Alejo was not looking forward to being burned at the stake. It was a good sight better than what they normally did to convicted traitors, but he still preferred to be warmed by fires from a short distance. He sighed and tried to settle himself more comfortably on the bench in the holding room, but it was impossible to be comfortable anywhere when one was waiting to die.

Stupidly, it was not the pending death that troubled him. It was not the nine men he had killed. He had intended to kill them, he still felt it was the right thing to do, and he had done it knowing he would burn. No, his choices there did not concern him. He had made his decisions, he had acted on those decisions, and he accepted the consequences of his actions.

The only choice that it had nearly killed him to make was that it would be wisest to give up Lalo. He would not have ever risked endangering the man he loved with his own actions. So he had ended it, made Lao think he no longer cared. Three long, miserable, lonely months before he had begun murdering the real traitors to the throne.

Because he was a gentleman, he had been given a proper room in the Prisoner’s Tower. He was clean, well-dressed, and more comfortable than any prisoner probably should be. He would die respectably enough, because he had earned that despite his last traitorous acts.

They had also, because he was a gentleman, given him a last request. He had refused the courtesy. The only thing he wanted, to see Lalo one last time, he could not have. The end of their affair had been the talk of the town for months. People would be suspicious if he asked for Lalo now. He had not come this far, sacrificed everything, to endanger Lalo now.

He sighed and simply dwelt on his fondest memories of Lalo. The first time they had met, familiar strangers in a foreign city, banding together against a world they did not know. Their first kiss, after months of being friends, after a nightmarish week where he had thought Lalo dead. The house they had taken together when finally they returned home. The way Lalo smiled, the gold of his hair, the blue-green of his eyes, his dusky skin, the way he always smelled of lemon and honeysuckle. He almost thought he smelled it now, and smiled sadly.

The sound of footsteps drew him, and he looked up, drawing a deep breath and bracing himself as best he was able to meet his fate. Anything, even burning, had to be better than the endless waiting.

He froze in shock at the tall, blonde, dark-skinned, handsome, scowling man walking toward him. A ring of keys dangled from his fingers, and Alejo wondered that he had not heard their rattling. The man stopped in front of Alejo, the knelt. “Hello, Corazon.”

“What are you doing here?” Alejo asked, and stupidly wanted to cry, hearing Lalo’s old endearment for him. He ha survived even his conviction, the arduous trial that led up to it, without so much as flinching. Hearing Lalo call him ‘Corazon’ should not be what finally broke him.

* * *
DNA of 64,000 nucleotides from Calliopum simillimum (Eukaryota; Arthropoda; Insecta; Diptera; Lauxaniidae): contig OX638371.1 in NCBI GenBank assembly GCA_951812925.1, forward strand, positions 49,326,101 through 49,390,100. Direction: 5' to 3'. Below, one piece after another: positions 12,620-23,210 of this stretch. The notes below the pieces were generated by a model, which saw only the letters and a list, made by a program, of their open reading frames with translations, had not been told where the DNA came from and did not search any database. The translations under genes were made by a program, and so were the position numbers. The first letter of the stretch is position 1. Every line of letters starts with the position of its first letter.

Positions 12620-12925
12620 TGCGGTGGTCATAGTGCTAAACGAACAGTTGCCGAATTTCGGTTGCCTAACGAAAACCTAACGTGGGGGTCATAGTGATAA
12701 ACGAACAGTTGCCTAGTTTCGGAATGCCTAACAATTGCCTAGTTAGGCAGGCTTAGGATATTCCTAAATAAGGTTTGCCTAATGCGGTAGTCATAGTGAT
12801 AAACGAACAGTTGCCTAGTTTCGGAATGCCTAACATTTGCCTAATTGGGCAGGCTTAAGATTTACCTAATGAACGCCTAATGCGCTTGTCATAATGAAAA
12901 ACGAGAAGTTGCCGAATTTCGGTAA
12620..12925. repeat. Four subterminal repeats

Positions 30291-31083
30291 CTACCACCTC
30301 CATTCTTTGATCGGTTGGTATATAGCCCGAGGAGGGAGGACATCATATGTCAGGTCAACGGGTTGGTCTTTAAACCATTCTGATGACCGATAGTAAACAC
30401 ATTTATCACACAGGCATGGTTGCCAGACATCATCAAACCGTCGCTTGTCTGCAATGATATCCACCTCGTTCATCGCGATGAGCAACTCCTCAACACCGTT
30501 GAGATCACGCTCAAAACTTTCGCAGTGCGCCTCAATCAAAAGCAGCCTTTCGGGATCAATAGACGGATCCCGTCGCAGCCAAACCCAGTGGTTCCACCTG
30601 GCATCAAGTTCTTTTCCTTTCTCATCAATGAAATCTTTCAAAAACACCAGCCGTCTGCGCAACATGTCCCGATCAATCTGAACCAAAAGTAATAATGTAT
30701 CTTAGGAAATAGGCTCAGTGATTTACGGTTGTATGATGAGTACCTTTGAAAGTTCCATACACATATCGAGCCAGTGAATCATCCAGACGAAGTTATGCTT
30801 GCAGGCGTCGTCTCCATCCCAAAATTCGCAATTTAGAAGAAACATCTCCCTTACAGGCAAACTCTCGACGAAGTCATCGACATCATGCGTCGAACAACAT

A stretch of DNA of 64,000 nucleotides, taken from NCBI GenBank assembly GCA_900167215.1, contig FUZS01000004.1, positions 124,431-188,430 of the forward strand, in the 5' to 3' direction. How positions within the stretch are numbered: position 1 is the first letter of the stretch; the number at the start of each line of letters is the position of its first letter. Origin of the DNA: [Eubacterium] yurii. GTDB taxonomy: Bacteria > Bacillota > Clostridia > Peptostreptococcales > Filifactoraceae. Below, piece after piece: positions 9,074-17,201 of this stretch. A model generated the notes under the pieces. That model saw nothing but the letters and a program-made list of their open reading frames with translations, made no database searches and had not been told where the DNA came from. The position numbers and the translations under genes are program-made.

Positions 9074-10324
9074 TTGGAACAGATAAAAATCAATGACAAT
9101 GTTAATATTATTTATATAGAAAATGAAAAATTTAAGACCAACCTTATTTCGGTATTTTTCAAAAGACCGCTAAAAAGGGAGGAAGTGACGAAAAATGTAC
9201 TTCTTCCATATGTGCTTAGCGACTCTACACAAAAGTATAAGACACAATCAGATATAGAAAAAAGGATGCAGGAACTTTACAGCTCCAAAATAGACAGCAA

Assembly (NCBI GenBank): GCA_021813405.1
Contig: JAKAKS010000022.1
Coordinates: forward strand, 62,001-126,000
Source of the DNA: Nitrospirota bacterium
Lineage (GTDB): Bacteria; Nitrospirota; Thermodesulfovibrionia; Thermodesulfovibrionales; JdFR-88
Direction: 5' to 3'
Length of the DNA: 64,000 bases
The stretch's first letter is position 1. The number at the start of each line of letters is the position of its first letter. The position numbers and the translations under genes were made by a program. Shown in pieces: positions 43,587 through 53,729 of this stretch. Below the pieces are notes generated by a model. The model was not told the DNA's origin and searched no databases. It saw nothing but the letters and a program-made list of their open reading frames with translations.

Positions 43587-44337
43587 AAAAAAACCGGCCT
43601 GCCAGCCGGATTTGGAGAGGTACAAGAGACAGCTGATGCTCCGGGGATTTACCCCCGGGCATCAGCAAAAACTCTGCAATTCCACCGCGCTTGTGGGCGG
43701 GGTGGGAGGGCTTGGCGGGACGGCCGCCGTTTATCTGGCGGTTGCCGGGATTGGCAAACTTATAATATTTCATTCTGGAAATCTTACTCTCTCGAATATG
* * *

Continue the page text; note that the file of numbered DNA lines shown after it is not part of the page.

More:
“You are a fool,” Lalo said. “Smart, courageous, stubborn, beautiful, deadly, but a fool. If I did not love you so much, Corazon, I would kill you myself.”

“Lalo—” Alejo swallowed as Lalo undid his cuffs and gently rubbed his sore, chaffed wrists. “Why—damn it—Lalo, what you are doing here?”

At first, Lalo said nothing, only soothed his wrists, lifting each one to press a soft kiss to the raw, red skin. “You are not a murderer, Alejo. You are not the sort of man to break a heart lightly. You are a man of vows, and you vowed me many things. You would never stop loving me, and you would not kill nine men, for no reason. You would do both those things only if you felt there was no other recourse. I am still angry with you for trying to leave me to protect me, Corazon. But we will settle that matter later, hmm?”

Alejo said nothing, for once not at all certain what to say. “I am being executed shortly, Lalo. You should go.”

“It is raining, has no one told you?” Lalo asked with a smile that held just a hint of smirk.

“Rain…” Alejo stared at him in shock, and wondered what it had cost Lalo to get a water mage to manipulate the weather. Such a thing was highly illegal without the crown’s consent.

“Come,” Lalo said, and tugged him to his feet. “There is not much time. My ship is waiting for us, and there is a charming villa in a faraway city on the seaside that is waiting to welcome us warmly back into her embrace. Do you recall it, Corazon?”

Alejo just stared at him. Of course he remembered it, that villa in the city where they had met. They had stayed there for months, just the two of them, after they had turned from friends to lovers. A thousand times they had talked of returning there.

He should not be getting rescued. He did not deserve to be saved. He should be burning right now. Yet Lalo, whom he had driven away, was here to save him. “Lalo—” He tried to say more, but choked on the words, unable to do anything but stare at the man he had missed more than life itself.

Lalo drew him close, kissed him deeply, and three long months of constant misery began to ease, soothe by the taste and feel and heat of Lalo’s kisses. “Say you are sorry, Corazon, and that you love me still.”

“I am sorry, and I always have and always will love you, Lalo. It broke me to leave you, and I did it only because of you.”

“You are a fool, but I love you, and now I am going to take you away until we can find a way to clear your name,” Lalo replied, and kissed him one last time before leading Alejo away.